“Heisshorn” is another peak I had heard horror stories about, mainly in reference to its looseness and general demeanor as a sharp ridge line of boulders teetering precariously against one another held together by nothing but air. Well, again, I don’t feel that it quite lived up to that level of hype. It is loose, but solid lines can be found and the scrambling never exceeded class 3. I don’t know, maybe I’m just becoming numb to travel on loose, exposed terrain. The San Juans have a way of doing that to a person I suppose.
Another careful reversal of our route led us down to the peak’s base, where I said a temporary goodbye to Steve and set off for the final two peaks of the loop (which Steve had already done).
Contrary to what other reports seem to show, I elected to skirt around the southeast side of “Heisshorn” (thanks to Steve’s influence) and into upper-East Cimarron creek, then ascended from there. This worked out well and I topped out on UN 13,377 about an hour after leaving “Heisshorn’s” base.
Five down. An easy ridge stroll (interrupted by one small cliff downclimb) led me to the southeast ridge of what is basically a barnacle on Coxcomb’s backside, known as UN 13,206 on USGS maps, or “Cox Beak” to whoever placed the summit register. I like “Cox Beak”, personally. It has a nice ring to it.
A few distant thunder claps to the south hurried me off the summit of “Cox Beak”. I worked my way back to the trail but not before coming upon a hundred foot cliff band that’s entirely invisible from above and seemed to bisect the entire southern portion of the basin. After getting through that I met Steve along the trail and we slogged out, then spent the evening regaling each other with inspiring tales of heroism and bravery in the face of extreme and imminent danger*.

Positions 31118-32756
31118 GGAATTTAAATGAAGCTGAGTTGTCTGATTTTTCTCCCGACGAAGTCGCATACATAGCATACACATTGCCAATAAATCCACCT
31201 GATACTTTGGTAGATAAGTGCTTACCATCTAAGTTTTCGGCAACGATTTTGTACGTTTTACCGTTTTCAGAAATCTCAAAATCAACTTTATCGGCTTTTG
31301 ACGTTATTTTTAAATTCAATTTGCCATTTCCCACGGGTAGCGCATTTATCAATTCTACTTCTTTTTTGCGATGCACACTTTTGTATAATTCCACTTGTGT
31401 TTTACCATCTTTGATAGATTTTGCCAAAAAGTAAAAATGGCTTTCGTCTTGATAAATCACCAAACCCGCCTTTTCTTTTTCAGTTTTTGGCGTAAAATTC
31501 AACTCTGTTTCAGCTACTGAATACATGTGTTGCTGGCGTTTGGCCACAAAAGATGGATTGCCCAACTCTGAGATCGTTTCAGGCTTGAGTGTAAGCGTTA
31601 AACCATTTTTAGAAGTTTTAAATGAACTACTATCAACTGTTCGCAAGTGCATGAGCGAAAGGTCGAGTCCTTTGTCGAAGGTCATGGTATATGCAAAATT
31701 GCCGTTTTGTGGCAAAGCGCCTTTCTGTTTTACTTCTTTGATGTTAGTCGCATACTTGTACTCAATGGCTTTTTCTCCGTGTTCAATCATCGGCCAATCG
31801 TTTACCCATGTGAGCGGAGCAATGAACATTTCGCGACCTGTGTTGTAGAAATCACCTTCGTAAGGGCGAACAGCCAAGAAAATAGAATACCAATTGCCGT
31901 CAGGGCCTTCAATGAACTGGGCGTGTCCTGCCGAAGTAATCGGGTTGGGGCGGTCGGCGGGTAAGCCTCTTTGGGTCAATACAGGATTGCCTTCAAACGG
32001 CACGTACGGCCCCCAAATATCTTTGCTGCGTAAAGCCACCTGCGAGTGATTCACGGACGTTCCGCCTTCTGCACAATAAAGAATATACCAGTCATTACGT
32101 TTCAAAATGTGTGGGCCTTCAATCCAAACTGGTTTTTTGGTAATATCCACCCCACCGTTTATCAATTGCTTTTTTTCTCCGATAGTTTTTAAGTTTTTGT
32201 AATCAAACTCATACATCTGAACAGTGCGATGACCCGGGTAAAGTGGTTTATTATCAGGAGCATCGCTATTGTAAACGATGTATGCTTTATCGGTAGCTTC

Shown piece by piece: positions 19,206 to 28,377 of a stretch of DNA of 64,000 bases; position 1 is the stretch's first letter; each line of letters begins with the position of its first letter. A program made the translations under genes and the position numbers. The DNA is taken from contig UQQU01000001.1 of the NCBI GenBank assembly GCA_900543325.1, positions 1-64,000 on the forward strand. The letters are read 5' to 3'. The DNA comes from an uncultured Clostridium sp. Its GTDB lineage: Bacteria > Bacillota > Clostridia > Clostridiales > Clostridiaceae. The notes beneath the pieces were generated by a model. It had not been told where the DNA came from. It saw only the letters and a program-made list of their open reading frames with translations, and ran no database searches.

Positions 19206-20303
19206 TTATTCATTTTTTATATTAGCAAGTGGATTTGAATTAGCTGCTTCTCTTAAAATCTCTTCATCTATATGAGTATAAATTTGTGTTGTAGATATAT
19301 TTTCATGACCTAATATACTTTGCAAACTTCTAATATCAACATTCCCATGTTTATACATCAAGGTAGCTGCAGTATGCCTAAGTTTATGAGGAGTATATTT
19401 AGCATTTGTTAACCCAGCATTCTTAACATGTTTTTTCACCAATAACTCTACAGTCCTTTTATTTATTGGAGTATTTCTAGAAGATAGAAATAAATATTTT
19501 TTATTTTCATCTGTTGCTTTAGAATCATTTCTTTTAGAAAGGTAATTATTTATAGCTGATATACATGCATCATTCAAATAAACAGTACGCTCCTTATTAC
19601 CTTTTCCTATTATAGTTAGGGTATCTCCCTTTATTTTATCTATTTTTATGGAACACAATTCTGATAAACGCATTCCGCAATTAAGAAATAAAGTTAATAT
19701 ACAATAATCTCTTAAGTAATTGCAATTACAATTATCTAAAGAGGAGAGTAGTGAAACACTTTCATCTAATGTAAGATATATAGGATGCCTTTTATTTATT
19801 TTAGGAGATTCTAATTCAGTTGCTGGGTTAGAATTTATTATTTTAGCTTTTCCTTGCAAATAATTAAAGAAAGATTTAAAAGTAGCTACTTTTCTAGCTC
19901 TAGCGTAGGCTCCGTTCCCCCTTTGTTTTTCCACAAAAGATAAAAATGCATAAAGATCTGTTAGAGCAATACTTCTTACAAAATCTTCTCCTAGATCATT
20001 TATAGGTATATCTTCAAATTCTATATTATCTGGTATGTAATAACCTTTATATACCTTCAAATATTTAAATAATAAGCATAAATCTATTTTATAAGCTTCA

(*Actually, we just soaked our feet in the creek and drank beer for awhile sans heroic tales, then relocated over to West Cimarron, boiled some tortellini, and drank some more beer. When enough tortellini and beer had been consumed to achieve ample sufficiency, we traded it in for the night.)
A 4am wakeup the next day had us walking south up the West Cimarron road, with “Fortress Peak” and Precipice Peak on the brains. Steve had done Precipice, I had done neither. We wound up overshooting the most logical line up Fortress and took a quite illogical one instead. Difficulties were eventually overcome however, and the summit gained.
We hit the summit and considered our options. Steve decided to descend back to camp to give 12er Dunsinane Mountain a go. Since I hadn’t done Precipice I was bent on trying to get over to it. Problem was I had reliable beta that the direct traverse between the two doesn’t really work. From the summit of Fortress I could see a possible workaround down lower provided I could descend into the correct spot and routefind my way back to the ridge line.
Turns out I was able to connect the two peaks in about an hour and a half by dropping roughly 1,000 ft down the west ridge of “Fortress”, traversing below its northern cliffs, and regaining the “Fortress”/Precipice connecting ridge beyond all the difficulties.
I really enjoyed the summit of Precipice. Not only does it have a super unique finish, but I also felt it’s the most traveled of the eight peaks we hit over the weekend. The relative familiarity of it at the tail end of a string of obscure peaks was welcoming. I spent a good thirty minutes on the summit, calling the wife and soaking in the views of this awesome area one more time.
A rain drop signaled it was time to leave, so I picked my way down a fairly hellacious gully back to the road. A creek crossing and short walk had me back at camp, where I indulged in another root beer and waited for Steve to return from Dunsinane. Turns out he wasn’t successful, but at least he got some good views of Precipice from the north. That pesky 12er seems to turn a lot of people away for some reason.
High Alpine Brewing in Gunnison put a nice exclamation point on a fine weekend in the northern-San Juans. Steve, it was a pleasure as always. Onto whatever’s next…